The most pressing questions facing businesses and schools today are alike and aligned: What will our next generation of jobs look like? Will today’s students have the knowledge and skills to perform those jobs tomorrow, given the traditional instructional delivery systems in place? Will there be enough highly skilled problem solvers to meet 21st century challenges, from the economy to the environment?
According to the report, “Are they really ready to work? Employers Perspectives on the Basic Knowledge and Applied Skills of New Entrants to the 21st Century U.S. Workforce,” the U.S. is not doing enough, fast enough, to prepare for a vibrant economic future for our children and our nation.
“To succeed in today’s workplace, young people need more than basic reading and math skills. They need substantial content knowledge and information technology skills; advanced thinking skills; flexibility to adapt to change; and interpersonal skills to succeed in multicultural, cross functional teams.”
Today’s students need both basic knowledge and applied skills to be prepared for the jobs of the future. Reading comprehension, mathematics, and foreign languages with knowledge of science is necessary, basic knowledge for high school graduates. In addition, many employers see applied skills such as independent learning, professionalism and work ethic, and critical thinking/problem solving skills as “very important” for job success. Without this dual preparation, our high school, college, and post-college graduates will not be adequately prepared for future employment.
How the Changing Learning Environment Impacts 21st Century Education
We now know definitively that students learn in multiple styles with different preferences for learning environments. Understanding these “preferences” is critical, because the choice to accommodate or not accommodate can have a significant positive or negative impact on student success in both the immediate and long term. Research has shown that in order for students to use the part of their brain that handles complex thinking skills, they must be provided an environment that allows them to employ their strongest method of learning to process information.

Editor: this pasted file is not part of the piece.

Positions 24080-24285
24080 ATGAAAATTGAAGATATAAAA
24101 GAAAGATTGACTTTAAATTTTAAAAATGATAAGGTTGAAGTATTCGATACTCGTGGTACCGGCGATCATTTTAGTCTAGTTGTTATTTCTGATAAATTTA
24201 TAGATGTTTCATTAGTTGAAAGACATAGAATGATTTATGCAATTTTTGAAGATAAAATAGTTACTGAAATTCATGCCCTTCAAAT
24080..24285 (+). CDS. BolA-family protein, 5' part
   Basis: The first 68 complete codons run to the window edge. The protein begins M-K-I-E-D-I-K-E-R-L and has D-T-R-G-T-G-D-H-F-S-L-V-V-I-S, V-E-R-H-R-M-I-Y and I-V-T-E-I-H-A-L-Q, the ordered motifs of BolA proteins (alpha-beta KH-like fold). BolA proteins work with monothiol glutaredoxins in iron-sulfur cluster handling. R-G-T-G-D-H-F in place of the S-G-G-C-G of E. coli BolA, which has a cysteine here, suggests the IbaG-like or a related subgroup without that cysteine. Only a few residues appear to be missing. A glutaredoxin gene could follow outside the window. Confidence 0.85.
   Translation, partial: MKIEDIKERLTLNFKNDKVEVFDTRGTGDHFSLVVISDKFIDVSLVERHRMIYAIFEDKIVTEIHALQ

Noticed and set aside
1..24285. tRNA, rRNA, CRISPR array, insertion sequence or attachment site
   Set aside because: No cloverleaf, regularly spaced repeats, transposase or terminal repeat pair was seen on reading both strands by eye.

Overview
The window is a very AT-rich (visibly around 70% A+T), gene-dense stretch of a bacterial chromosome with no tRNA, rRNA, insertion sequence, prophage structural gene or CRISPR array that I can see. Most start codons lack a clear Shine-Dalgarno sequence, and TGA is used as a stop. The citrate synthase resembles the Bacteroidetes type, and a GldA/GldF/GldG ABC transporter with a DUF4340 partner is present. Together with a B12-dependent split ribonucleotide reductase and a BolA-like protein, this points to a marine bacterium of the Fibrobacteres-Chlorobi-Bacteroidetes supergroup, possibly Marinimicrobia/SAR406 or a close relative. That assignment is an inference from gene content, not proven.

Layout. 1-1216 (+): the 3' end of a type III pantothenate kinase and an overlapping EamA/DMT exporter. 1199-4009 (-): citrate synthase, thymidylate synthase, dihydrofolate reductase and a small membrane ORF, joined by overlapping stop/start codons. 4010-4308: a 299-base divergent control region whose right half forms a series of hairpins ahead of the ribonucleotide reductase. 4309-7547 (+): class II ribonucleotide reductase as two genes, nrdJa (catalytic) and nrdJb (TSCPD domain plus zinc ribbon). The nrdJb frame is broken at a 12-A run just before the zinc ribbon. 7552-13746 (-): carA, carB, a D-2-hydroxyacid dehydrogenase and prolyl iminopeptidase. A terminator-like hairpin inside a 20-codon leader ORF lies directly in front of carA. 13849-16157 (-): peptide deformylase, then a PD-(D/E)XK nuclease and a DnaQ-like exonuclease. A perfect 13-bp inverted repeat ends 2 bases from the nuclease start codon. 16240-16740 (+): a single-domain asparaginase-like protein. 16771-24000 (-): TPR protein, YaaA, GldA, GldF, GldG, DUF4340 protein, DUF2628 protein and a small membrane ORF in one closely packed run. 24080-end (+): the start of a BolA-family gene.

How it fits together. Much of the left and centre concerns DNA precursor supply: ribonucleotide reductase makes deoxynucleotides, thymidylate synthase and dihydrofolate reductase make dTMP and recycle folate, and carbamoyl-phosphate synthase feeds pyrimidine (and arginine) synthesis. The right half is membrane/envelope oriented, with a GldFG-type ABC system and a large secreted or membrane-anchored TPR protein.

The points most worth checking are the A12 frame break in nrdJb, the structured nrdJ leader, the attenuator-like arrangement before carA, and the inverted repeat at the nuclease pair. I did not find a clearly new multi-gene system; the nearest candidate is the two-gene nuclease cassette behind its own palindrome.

The same is true with an individual’s environmental preferences for work and learning. Without an environment conducive to a student’s preferences (amount of light, temperature control, quiet or noisy, etc.), learning and retention can not take place. In an environment that is undesirable for the student, his or her brain connects to the portion dealing with survival, and attention is focused on meeting personal needs rather than learning. This information offers a strong correlation to the workplace and the future of workplace design, as we increasingly recognize the importance of choice and comfort for people to be most productive. The built environment must respond by providing learning and work spaces that enable inhabitants to engage in their preferred methods.
The challenge for today’s school districts is to provide an educational environment that supports these varied learning preferences and allows students to learn in the methods best suited to their personal styles. This does not mean we throw away the standards for excellence that are part of the nation’s schools, but instead that we accept those standards as tools to guide the process. This research leads us to the conclusion that school facilities make a difference in student achievement – the spaces we design for our students matter.
As designers, we must lead a collaborative process to create spaces that empower instructors to personalize the teaching of basic knowledge and build on that foundation to help students apply new knowledge to solve problems – delivering key skills for future jobs. To accommodate different learning styles and preferences, we must provide flexibility in the types of spaces that comprise classroom environments. Classrooms should facilitate group discussion, collaborative work, peer-to-peer learning, and provide individual learning stations to support computer-driven instruction. Space flexibility, furniture mobility, and the space for student movement have become much more critical elements in supporting student achievement as we educate a generation that learns differently and will one day go on to solve unforeseen challenges.